The Great Indoors: a compliment beats any design


The project for The Great Indoors Education Program took 6 weeks. Each week on Tuesday my assistant Raya Stefanova and I as their mentor met with 4 Belgian and 4 Brazilian Interior Design students from the University Hasselt. Find extracts of the project on our Kiki’s Crisis Store Tumblr. On the first day we got to know each other and also met our client: Kiki Niesten, a self-made woman that runs two high-end fashion stores on Stokstraat, the most expensive street in Maastricht.


Kiki came to us and requested a crisis store. She already owns two stores, so she asked for something where no clothes are sold. The students asked her many questions about the choices she made for her store, what her retail strategy is and why she decided to open a 2nd store on the other side of the street. Eventually I remembered that I read an interview a while ago where she said that she always wanted to have a store on Stookstraat. Back than she was debating if it should be a cheese store or a fashion store. It certainly made all of us grin, because we thought it’s so far off. But Kiki explained that it technically is the same intention – it’s just a different product. She simply knew she wants to run her own business.


The team


It’s a challenge to sum up all thoughts and references we collected in the past 3 weeks. Discussions are a process that can’t be put in written words. However, the aspect that came up all the time is that people seek for comfort in crisis. How many of us have heard from our friends that they don’t have any money or don’t want to spend any? We instantly think that experiences have to cost something. But in fact simple things like a smile, a gesture, a warm space with a comfy couch and atmospheric lighting, a route that tells a story of past present and future, that maybe takes the crisis of you for a moment or the day is what everyone of us need from time to time. That’s why we decided that we want to offer something that the public can appreciate. We imagined that they come in and leave happier. At the end a shop is something for the public. It’s just that some concepts don’t invite you in.


So there was a request for a crisis shop and am additional theme that The Great Indoors issued. “The Nature of Things” made us think about retail systems that look like a design idea that was forced into a space no matter what the existing infrastructure already tells by itself. From the beginning Kiki’s Crisis Shop was aiming to enhance the existing structures of the 19 century location. For us it already radiated pride and confidence, like a civic monument. We immersed ourselves into the architecture and the colour theme, while thinking of the crisis, Kiki and her stores.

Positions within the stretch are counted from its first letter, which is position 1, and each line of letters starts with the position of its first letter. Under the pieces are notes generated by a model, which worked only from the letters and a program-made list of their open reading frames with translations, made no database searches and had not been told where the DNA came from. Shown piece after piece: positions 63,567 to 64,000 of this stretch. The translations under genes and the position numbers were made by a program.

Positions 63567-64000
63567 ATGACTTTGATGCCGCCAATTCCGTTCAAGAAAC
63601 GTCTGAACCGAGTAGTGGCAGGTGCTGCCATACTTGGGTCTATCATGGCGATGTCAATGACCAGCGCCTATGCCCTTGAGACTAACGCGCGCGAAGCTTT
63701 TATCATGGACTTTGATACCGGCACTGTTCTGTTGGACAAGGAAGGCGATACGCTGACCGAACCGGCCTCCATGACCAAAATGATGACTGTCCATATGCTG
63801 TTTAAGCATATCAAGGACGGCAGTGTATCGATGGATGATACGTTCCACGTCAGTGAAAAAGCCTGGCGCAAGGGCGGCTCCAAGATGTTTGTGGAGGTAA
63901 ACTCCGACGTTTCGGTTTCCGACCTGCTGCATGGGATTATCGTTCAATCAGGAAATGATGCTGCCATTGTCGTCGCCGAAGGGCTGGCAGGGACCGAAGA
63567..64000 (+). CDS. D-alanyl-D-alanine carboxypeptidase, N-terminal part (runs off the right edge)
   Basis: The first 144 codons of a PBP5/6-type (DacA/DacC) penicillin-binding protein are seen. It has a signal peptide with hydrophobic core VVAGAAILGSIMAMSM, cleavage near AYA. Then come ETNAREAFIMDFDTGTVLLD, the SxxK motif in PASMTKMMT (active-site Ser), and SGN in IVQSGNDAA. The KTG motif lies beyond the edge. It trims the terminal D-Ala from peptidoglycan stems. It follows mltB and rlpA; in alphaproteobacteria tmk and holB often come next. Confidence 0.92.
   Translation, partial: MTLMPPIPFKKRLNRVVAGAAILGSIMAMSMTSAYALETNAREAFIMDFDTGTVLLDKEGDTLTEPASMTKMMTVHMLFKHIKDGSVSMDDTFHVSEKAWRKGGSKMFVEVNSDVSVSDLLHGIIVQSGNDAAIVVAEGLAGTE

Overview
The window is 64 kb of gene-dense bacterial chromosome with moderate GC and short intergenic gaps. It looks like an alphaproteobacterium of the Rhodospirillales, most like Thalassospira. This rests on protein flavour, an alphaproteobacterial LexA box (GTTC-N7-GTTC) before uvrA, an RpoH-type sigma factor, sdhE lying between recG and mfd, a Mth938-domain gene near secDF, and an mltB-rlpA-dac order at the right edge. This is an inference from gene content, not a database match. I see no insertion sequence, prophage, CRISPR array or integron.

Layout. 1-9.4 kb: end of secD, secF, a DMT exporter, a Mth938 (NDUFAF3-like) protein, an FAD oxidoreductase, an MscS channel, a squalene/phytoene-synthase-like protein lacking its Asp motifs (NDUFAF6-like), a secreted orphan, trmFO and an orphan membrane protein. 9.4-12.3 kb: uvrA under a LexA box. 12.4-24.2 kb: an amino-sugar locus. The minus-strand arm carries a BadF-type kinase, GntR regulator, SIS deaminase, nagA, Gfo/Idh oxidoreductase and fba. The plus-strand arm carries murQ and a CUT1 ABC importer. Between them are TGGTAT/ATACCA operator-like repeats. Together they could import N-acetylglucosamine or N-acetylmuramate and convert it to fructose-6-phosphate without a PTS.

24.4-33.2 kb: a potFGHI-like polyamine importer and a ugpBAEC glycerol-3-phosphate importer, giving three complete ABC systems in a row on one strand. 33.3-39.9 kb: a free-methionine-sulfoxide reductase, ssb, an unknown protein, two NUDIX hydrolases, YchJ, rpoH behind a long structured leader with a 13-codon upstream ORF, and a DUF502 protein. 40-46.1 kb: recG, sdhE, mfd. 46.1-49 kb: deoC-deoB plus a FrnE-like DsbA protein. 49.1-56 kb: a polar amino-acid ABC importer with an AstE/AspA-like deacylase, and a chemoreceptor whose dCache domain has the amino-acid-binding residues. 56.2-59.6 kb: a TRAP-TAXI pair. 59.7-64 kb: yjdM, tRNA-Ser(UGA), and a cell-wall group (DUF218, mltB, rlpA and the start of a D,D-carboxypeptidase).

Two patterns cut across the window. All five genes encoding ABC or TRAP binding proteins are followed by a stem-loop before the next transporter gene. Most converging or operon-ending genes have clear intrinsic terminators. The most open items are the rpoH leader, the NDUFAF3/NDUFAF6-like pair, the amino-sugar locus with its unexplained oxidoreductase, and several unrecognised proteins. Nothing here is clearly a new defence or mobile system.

I would love to tell you that you have to go and see the experience shop yourself, but unfortunately it was made to exist just for 2 days: one day for the jury and the 2nd one for the public. Now I will guide you though the concept. I promised the students to make it exist longer.


In the entry Raya Stefanova and Annelies Putseys gave the visitors a bag with a floormap and a bar of soap – an object that refers to the ritual of purification and aims to remind the visitors of taking a min for themselves. The tiny red carpet is inviting the people from outside to the inside, but its size is reduced due to the crisis. We were playing with ironic, humorous elements here as well.


That’s the front of the floormap. It was important to the students that people feel welcome.


“At Kiki’s Crisis shop we offer experiences”. The back side explains all stations of the route. We made illustrations for all stations.


At the end of the red carpet Jolein Versmissen explained the choices you had to make: first to the Future Fashion Lab that drew a vision of the future of the fashion industry – a possible future of Kiki Niesten’s retail concept. Or to the changing room that let you walk through past and present while comforting you. Here we wanted to give more attention to the actual ‘changing room’ that is sometimes a forgotten aspect of a shop. You didn’t get the chance to change clothes on ours, but maybe change the state of your mind.